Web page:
Once upon a time I was a substitute teacher and let me just tell you, it was HARD! I filled in for all ages, from early elementary all the way up to high school. There are plenty of embarrassing stories I could tell you but I’ll save those for another post. Yesterday I couldn’t help but wonder what will happen in this new Covid-19 world we live in where, at least in America, many teachers are teaching 100% online. Virtual. Livestream. I think it’s going to be a relief for a lot of elementary teachers who no longer have to babysit but now can actually teach (sidenote: this will be a lot harder on parents, but that’s also a post for another day).
What happens when a teacher calls out sick? Are there substitute teachers qualified and up to speed on the new protocols for teaching? I did a little digging and in the years since I was a substitute, it appears the process is a bit more organized. Back then, any sub who was available may or may not receive a phone call the morning they were needed and they’d have to gitty-on-up to the designated school. It was a bit stressful and definitely unpredictable. From what I read while researching, counties have a pool of subs that are potentially ready to jump in as needed.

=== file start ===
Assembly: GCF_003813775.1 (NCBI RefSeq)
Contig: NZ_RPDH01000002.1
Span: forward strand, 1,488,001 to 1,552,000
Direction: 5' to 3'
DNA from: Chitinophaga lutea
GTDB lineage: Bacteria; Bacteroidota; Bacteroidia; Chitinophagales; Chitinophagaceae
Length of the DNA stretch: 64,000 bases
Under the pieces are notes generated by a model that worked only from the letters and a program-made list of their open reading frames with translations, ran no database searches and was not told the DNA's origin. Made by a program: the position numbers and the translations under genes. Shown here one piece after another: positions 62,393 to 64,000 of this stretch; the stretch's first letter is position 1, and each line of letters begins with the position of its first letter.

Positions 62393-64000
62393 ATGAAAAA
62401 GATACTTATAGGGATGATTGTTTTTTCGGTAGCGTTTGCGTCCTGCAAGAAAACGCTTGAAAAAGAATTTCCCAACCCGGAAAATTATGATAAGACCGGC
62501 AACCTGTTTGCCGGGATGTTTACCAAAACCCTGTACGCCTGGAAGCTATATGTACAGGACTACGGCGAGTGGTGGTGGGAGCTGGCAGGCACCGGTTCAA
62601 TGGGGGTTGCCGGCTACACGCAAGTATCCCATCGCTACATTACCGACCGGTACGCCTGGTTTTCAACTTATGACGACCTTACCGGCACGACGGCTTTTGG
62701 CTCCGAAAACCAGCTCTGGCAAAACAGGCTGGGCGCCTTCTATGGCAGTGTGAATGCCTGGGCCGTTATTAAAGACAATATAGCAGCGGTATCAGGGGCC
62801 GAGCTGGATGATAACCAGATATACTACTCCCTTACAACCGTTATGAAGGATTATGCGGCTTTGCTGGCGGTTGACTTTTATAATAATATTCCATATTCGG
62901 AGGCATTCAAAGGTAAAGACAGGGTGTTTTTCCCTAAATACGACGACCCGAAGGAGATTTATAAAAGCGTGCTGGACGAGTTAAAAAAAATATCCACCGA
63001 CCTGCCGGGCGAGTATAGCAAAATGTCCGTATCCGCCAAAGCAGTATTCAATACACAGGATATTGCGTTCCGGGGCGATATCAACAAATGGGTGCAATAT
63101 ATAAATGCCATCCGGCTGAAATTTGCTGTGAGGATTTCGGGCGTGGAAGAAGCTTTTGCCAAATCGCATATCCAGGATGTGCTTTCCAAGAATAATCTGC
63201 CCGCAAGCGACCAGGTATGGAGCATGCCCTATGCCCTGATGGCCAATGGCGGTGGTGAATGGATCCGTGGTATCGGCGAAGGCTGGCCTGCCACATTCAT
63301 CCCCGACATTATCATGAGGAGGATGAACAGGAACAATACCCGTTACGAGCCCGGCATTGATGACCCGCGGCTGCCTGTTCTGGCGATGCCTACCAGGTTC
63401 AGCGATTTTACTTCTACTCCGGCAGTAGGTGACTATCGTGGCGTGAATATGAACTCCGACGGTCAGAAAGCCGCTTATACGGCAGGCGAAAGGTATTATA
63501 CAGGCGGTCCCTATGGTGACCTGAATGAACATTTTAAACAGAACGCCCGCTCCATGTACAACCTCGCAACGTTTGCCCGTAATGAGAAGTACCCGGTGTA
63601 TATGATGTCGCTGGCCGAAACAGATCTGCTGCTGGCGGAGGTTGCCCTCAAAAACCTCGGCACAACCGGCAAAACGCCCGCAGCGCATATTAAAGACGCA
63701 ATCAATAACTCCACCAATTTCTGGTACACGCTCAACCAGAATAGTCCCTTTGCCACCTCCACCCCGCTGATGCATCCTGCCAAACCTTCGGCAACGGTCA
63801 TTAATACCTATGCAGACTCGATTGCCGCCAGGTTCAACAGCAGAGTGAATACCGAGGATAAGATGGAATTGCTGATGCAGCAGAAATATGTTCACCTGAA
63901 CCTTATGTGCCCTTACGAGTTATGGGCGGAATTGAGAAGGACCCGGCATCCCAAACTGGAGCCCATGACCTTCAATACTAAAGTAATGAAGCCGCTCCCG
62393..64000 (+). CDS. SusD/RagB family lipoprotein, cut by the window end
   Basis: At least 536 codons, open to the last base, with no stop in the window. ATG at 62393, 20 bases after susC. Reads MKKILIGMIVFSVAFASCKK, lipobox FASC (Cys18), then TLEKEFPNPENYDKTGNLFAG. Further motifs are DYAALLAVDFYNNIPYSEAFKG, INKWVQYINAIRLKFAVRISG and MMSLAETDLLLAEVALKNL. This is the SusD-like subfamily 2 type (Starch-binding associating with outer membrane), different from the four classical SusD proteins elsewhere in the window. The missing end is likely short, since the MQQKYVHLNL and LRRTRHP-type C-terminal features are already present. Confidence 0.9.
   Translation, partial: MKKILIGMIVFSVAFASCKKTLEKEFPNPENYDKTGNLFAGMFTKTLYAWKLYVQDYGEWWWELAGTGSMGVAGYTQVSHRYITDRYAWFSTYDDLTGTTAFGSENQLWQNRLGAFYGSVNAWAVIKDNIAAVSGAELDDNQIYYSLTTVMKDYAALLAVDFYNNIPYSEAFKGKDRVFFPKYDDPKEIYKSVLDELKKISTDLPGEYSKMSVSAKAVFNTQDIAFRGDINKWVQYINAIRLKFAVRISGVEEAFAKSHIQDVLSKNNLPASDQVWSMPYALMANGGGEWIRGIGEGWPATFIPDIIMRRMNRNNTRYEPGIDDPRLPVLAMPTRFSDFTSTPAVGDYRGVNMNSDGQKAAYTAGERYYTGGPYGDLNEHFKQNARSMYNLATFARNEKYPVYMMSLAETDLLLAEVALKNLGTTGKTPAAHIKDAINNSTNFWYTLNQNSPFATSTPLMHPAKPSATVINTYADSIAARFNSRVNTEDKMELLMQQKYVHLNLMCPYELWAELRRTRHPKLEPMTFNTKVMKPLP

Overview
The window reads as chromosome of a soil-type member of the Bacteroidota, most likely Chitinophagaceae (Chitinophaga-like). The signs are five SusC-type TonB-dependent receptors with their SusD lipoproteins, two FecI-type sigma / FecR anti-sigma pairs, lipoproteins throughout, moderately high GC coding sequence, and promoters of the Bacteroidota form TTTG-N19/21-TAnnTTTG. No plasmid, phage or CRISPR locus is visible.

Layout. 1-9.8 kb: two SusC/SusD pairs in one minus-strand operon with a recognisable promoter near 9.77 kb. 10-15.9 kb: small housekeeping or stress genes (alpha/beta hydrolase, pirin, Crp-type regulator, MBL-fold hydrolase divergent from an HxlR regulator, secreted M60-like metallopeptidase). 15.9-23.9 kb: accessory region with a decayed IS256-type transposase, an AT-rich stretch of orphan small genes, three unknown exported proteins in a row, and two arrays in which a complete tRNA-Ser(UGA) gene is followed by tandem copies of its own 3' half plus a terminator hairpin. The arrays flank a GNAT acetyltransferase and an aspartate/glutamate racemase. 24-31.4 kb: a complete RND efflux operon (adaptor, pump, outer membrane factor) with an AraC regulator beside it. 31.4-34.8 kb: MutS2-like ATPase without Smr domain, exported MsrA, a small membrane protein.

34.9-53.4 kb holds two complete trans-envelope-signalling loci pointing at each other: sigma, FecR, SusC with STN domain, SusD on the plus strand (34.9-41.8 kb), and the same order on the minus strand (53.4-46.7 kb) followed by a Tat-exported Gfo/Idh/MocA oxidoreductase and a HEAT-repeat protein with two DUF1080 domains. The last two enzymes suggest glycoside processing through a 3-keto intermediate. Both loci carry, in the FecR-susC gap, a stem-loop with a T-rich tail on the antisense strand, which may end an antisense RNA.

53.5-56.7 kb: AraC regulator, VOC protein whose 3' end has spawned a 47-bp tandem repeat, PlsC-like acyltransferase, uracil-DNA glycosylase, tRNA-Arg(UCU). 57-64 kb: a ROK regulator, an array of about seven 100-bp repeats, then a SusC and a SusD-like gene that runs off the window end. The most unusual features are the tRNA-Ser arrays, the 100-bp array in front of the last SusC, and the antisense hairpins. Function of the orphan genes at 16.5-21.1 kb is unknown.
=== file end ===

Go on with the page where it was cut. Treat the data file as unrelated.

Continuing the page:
In a coronavirus world, I think that’s a good start to solving a possibly huge problem. As if the regular teachers and students didn’t already have a lot on their plate with the new online teaching, this could be another hurdle to students learning.
I guess we’ll see what happens as schools open up and navigate through the ups and downs of a roller coaster that’s a lot like Disney’s Space Mountain. You’re on the coaster, but you have no idea where it’s going next.
-Out of the Wilderness